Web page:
There is no denying that the mortgage borrowing landscape is changing. One of the product lines that saw repeated revisions was the self-employed mortgage niche. In the mortgage world, you are self-employed if you own a portion or all of the business you derive your income from. Self-employed status can also include contract employees who don’t have their taxes and benefits deducted by the employer they are under contract with for their services. There is a marked difference between now and three years ago when it comes to qualifying for a mortgage if you are self-employed. If your mortgage is up for renewal you can avoid re-qualifying altogether by simply renewing your mortgage with your current lender though if you’re purchasing and obtaining a new mortgage or refinancing by adding more funds to your existing mortgage, you can expect the mortgage process to go as outlined below:
When looking for a mortgage, the majority of lenders are able to look at self-employment income in two very different ways: “stated income” or “verifiable income”. If you’ve been self-employed for longer than 2 years and your income taxes with the government are current, we can verify your income amount via your most recent 2 years personal earnings history which is documented by your Notice of Assessments or Income Tax Returns. If you have been self-employed for less than 2 years or cannot verify your income via traditional methods, you are now a “stated income” borrower. This simply means we can “state” a qualifying income that is reasonable for your line of work. By viewing your income this way, you may be able to qualify for a higher mortgage amount than if we had to use your actual paper income that you declared to the government and paid personal taxes on. The requested documentation to support your self-employment varies depending on your income type and the lender you are applying with. For instance, different documentation is required if you have an incorporated company versus if you are a sole proprietor. When you are applying for a mortgage under a “stated income” mortgage program, don’t be surprised if your approval is accompanied by higher rate, extra fees or even a larger downpayment.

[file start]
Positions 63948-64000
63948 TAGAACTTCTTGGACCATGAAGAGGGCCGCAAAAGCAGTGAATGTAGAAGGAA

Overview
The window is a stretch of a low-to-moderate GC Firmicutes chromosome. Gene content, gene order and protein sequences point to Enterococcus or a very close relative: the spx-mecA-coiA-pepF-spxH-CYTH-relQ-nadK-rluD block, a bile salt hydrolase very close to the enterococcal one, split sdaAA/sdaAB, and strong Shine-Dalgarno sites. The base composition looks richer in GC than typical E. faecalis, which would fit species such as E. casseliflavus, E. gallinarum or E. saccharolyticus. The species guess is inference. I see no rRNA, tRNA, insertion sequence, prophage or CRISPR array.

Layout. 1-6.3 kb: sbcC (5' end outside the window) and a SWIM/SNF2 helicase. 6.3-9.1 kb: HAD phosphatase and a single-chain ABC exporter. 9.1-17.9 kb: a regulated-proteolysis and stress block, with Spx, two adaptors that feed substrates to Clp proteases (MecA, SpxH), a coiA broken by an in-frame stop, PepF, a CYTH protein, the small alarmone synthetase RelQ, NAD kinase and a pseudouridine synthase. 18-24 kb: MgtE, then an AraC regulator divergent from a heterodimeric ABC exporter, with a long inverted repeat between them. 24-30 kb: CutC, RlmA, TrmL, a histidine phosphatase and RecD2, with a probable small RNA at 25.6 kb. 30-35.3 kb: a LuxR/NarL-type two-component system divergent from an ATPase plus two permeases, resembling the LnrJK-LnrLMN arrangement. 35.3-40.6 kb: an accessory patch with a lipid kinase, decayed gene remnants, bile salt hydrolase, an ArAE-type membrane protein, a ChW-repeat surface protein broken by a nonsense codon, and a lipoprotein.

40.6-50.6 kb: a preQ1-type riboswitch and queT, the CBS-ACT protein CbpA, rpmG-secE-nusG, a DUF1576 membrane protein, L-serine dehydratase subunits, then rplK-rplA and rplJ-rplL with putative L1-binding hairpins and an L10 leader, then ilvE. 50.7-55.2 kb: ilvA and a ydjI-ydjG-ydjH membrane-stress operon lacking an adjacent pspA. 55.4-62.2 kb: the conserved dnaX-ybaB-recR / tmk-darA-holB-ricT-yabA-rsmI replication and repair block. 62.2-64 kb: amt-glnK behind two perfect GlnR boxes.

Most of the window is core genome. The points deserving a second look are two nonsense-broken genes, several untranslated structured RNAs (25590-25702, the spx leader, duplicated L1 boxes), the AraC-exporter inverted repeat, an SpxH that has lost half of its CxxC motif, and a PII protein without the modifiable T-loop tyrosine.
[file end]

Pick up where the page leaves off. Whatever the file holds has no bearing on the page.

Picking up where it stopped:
In order to qualify to purchase a property with the minimum 5% downpayment, you cannot state your income as you need to have verifiable and documentable income along with a good credit history in order to meet the minimum downpayment requirement of the 5%. If you have no choice but to “state” your income in order to qualify for a mortgage, you have to provide a minimum 10% downpayment and also have good credit to get best rates. If you have or have had any credit issues and your income cannot be verified the traditional way, expect to provide 15% – 25% downpayment in order to qualify for a mortgage. And depending on the lender, some require your downpayment be from your own resources as it cannot be borrowed or gifted. This is when I strongly recommend you speak to a mortgage professional who is experienced in self employed borrowings about the options available to you.
When you are applying for a mortgage while self-employed, your income confirmation requirements vary depending on your specific employment details as follows:
- Notice of Assessment: This Canada Revenue Agency document confirms your personally declared income; it is predominantly used to determine if you owe outstanding personal taxes. For some lenders this is a mandatory requirement for all self-employed borrowers though other lenders may allow alternative income tax confirmation.
- Business Financial Statements: These would be required if you earn your income from an incorporated company you own all or a portion of. The business financials allow us to determine most importantly if the business is sustainable going forward. They also allow us to see if you have any non-cash expenses we may be able to “add-back” into your verifiable income which will help you to qualify for a higher mortgage amount.
- Proof of Self-Employment: You will be asked to confirm your self-employment status and there are numerous acceptable documents to do so, including:
– Articles of incorporation for your business
– Business license
– GST return
– Talk to your favorite mortgage professional about alternative self-employed status confirmation documents
- Tax Returns or T1 Generals: These detailed personal income tax documents can be used to confirm the self-employment earnings and expenses of a sole proprietor as well as to determine what other types of income you earn and pay taxes on in addition to employment income.
- Personal and/or business bank statements: Some lenders request 3, 6 or even 12 months bank statements to confirm reasonability of the income stated on the application as they want to see the deposits going into your accounts.
Qualifying for a mortgage when you’re self-employed can be tough though you can make the process a bit easier on yourself by working with a mortgage professional who has experience in obtaining mortgage approvals for self-employed borrowers. Since these types of products have guidelines that vary depending on your type of self-employment and how long you’ve been in the business, it is imperative that the person you choose to work with knows what options you are eligible for. Stay on top by picking a mortgage solution that is affordable for you!